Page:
TRAINING IN INFECTION CONTROL All dental staff engaged in any aspect of the care of patients should receive thorough training and understand the policies adopted in the practice for the prevention of cross-infection and cross-contamination. Adequate training should be given to new staff taking into account the different levels of training required for those who are qualified and those who are unqualified (training details should be documented). Training should be updated annually and appropriate records kept. The dentist should ensure that the immunisation status of all staff is up-to-date at the commencement of employment and is maintained during employment. The following aspects of infection control should be included: Risk assessment on transmission of infections. Staff should be trained to assess the level of risks and possible sequelae to allow them to recognise situations where exposure might be likely and to know how to avoid or minimise risks to patients, staff and others. Practices should have documented standard operating procedures. These should cover accidental spillage, personal injury or exposure to body fluids or tissues, particularly inoculation injuries. Appropriate reporting procedures should be in place as well as details of how to obtain information on the recommended medical management. All procedures should be reviewed twice yearly in light of best practice and new evidence to ensure that they are being carried out correctly. Medical Devices Directive The Medical Devices Directive is one of three directives which together cover all medical equipment. It was enacted to try to ensure a harmonised regulatory environment for all medical devices sold within the European Economic Area. All products which fall within the scope of the Directive must meet certain essential safety and administrative requirements and must be CE marked to show that they comply.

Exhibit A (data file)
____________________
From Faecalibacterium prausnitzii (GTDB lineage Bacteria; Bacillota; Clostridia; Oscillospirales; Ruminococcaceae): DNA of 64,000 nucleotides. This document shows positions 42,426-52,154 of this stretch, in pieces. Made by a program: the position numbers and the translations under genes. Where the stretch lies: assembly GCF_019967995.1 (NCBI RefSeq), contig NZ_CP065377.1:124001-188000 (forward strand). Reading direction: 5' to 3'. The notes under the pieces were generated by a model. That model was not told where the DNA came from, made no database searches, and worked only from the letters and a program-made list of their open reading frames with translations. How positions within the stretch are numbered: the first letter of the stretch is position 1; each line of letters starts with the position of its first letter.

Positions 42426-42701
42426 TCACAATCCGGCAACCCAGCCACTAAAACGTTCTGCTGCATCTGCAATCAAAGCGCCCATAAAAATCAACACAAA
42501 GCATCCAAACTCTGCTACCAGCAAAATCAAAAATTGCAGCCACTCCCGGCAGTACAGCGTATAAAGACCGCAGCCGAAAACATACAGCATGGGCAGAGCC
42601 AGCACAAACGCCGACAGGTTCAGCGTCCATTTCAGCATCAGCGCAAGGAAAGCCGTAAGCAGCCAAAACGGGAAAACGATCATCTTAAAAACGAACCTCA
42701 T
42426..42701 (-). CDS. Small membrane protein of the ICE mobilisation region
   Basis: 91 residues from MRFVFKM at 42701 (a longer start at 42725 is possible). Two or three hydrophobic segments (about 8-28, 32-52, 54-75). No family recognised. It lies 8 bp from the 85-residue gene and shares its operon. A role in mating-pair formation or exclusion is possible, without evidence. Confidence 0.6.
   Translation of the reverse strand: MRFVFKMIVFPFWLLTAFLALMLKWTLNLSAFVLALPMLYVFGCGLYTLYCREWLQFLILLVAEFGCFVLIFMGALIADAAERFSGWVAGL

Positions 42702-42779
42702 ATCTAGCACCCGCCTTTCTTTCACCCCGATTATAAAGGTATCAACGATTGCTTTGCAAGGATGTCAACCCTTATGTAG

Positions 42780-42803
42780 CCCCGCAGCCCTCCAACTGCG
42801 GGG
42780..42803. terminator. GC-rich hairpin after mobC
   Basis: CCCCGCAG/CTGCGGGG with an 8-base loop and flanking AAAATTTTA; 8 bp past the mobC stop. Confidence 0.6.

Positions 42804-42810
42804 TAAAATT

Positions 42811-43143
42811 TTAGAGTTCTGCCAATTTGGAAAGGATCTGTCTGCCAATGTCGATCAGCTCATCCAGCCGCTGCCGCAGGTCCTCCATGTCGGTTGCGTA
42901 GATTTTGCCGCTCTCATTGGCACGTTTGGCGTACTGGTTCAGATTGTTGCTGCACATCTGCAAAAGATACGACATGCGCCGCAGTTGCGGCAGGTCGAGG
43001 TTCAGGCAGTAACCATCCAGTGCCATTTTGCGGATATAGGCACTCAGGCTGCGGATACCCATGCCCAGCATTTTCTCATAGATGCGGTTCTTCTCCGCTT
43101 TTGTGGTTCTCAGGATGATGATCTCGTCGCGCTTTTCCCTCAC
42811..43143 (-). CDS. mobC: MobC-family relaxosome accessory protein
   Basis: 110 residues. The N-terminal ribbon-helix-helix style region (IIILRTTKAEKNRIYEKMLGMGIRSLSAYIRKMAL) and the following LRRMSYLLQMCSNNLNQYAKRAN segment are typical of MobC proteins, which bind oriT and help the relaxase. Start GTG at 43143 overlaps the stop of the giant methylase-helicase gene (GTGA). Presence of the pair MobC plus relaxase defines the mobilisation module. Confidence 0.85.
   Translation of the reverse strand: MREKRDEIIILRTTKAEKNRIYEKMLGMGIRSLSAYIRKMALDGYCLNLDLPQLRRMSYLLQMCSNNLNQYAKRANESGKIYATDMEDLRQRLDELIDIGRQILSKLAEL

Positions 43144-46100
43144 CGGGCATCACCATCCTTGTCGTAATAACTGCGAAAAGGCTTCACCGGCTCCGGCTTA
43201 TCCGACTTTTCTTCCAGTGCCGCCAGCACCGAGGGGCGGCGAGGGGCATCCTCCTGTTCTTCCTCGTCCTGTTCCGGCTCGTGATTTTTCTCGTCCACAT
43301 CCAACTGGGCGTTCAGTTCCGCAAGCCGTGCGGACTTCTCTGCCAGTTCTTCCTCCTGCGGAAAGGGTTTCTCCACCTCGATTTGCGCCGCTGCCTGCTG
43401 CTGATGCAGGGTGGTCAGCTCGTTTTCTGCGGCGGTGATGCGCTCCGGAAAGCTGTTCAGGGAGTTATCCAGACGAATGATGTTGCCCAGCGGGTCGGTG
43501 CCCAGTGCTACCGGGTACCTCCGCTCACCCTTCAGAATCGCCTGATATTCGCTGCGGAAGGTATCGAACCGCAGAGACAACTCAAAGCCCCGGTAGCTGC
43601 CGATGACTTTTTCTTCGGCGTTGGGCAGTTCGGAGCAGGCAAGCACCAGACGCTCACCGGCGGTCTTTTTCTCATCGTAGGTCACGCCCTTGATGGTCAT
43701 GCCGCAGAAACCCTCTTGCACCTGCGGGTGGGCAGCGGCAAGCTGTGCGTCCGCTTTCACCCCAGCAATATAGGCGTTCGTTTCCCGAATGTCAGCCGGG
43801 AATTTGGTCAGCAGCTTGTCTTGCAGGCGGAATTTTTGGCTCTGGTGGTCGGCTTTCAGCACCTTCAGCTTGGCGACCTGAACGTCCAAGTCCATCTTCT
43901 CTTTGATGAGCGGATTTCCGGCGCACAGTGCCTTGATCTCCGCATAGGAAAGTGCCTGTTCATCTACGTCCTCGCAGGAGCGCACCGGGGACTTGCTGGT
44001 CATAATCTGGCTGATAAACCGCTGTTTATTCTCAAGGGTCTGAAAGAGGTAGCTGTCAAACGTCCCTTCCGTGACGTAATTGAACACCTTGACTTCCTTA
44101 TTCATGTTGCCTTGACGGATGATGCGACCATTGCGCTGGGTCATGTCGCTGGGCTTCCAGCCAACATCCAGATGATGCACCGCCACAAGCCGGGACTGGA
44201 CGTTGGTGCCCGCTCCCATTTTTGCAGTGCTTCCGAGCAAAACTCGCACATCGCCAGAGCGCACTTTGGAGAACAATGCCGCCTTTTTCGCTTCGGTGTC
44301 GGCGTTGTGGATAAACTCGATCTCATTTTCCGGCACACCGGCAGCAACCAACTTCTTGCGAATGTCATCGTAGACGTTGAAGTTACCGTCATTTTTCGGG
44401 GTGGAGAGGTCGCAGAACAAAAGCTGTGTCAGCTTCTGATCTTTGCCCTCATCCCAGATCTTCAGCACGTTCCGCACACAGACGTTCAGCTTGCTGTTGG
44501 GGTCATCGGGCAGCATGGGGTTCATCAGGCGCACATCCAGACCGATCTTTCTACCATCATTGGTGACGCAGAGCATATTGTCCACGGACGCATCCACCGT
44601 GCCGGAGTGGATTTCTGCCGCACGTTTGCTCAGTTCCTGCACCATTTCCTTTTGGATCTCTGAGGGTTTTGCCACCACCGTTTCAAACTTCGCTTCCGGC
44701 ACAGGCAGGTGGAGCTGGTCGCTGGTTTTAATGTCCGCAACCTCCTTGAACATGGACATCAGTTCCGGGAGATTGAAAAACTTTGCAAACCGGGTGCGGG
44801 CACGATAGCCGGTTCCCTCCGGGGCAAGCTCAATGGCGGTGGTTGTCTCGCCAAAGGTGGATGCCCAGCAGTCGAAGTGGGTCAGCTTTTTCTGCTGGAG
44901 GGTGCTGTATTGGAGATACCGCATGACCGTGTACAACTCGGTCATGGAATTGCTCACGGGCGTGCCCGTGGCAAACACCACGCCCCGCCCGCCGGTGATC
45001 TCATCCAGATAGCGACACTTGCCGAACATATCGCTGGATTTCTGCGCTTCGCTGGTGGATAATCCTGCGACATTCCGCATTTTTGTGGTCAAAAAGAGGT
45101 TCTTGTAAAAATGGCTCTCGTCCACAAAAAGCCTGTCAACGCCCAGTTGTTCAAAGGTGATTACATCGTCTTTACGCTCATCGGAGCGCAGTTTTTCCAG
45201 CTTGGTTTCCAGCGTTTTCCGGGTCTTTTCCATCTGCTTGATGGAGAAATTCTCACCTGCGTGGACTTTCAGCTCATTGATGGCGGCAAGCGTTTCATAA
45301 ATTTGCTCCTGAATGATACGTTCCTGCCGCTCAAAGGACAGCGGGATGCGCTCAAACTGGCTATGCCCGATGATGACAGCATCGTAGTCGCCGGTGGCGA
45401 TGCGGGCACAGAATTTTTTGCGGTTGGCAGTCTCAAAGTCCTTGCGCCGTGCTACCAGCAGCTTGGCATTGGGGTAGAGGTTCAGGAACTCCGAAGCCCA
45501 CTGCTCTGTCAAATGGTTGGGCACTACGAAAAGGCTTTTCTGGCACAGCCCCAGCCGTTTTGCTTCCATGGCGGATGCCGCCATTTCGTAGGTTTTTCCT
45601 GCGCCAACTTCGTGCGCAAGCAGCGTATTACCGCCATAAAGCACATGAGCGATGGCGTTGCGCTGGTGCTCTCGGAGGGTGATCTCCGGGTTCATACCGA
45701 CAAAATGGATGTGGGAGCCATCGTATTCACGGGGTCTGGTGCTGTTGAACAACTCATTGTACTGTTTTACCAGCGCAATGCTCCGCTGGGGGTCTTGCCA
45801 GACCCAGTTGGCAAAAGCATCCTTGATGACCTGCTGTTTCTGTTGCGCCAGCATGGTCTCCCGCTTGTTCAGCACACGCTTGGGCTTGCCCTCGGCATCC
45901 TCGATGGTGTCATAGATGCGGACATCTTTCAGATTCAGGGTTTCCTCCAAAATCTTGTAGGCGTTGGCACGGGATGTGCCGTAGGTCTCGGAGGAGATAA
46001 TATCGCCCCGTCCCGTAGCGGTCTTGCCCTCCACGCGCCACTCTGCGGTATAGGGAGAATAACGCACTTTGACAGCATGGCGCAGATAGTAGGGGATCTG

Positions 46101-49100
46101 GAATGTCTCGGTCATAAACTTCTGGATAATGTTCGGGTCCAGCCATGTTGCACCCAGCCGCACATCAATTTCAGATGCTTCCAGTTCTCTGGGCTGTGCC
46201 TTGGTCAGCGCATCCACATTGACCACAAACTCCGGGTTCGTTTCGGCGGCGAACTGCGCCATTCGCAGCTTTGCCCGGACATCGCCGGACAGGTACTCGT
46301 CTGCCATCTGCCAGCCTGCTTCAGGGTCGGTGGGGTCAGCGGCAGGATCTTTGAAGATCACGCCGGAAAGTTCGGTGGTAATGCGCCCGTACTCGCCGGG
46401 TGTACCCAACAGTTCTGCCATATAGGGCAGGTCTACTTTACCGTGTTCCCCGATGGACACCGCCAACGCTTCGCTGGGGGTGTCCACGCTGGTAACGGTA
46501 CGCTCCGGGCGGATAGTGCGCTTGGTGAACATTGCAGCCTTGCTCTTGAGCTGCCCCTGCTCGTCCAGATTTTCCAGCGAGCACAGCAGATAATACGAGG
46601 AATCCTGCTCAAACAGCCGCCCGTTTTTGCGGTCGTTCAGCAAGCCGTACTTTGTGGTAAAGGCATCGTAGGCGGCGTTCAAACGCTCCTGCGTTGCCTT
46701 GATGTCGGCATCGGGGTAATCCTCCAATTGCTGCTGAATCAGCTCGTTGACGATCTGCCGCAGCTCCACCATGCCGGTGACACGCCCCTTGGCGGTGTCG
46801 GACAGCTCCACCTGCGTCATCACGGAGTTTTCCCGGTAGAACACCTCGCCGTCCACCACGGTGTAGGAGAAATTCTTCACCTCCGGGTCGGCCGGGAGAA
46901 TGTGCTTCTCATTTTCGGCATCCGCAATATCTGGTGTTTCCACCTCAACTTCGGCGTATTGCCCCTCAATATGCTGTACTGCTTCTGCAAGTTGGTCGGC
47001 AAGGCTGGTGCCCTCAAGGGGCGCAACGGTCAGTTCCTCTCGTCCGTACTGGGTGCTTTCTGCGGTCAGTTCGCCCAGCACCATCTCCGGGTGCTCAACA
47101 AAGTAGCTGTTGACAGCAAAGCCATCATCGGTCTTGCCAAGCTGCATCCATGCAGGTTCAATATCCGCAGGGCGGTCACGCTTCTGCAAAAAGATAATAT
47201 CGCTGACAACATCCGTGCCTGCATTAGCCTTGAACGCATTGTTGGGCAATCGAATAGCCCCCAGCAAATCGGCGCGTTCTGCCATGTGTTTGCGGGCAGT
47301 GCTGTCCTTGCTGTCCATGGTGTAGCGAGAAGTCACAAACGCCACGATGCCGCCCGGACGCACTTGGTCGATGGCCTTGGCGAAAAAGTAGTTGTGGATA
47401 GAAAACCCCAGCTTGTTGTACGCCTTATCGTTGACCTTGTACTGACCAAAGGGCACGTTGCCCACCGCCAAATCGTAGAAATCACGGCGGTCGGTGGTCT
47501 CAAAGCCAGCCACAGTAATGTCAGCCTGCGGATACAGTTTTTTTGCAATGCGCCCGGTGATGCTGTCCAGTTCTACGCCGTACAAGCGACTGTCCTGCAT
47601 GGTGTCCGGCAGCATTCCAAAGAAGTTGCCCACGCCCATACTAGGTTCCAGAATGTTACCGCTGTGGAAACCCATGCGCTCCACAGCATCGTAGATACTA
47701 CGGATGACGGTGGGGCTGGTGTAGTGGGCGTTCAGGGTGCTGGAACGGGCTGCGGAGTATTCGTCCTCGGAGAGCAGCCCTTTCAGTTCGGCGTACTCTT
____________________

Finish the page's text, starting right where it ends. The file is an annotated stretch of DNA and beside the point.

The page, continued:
9

Contaminated Instrument Processing All instruments and equipment must be cleaned and sterilised after use. Sterilisation destroys all forms of microorganisms, including viruses, bacteria, fungi and spores. Disinfection eliminates most microorganisms but not necessarily all microbial forms (for example, bacterial endospores and some viruses). Decontamination of equipment or instruments is a multi-step sequential process. Step 1 Step 2 Step 3 Step 4 Step 5

Transportation Cleaning and decontamination Preparation and packaging Sterilization (or disinfection of equipment not suitable for sterilization) Storage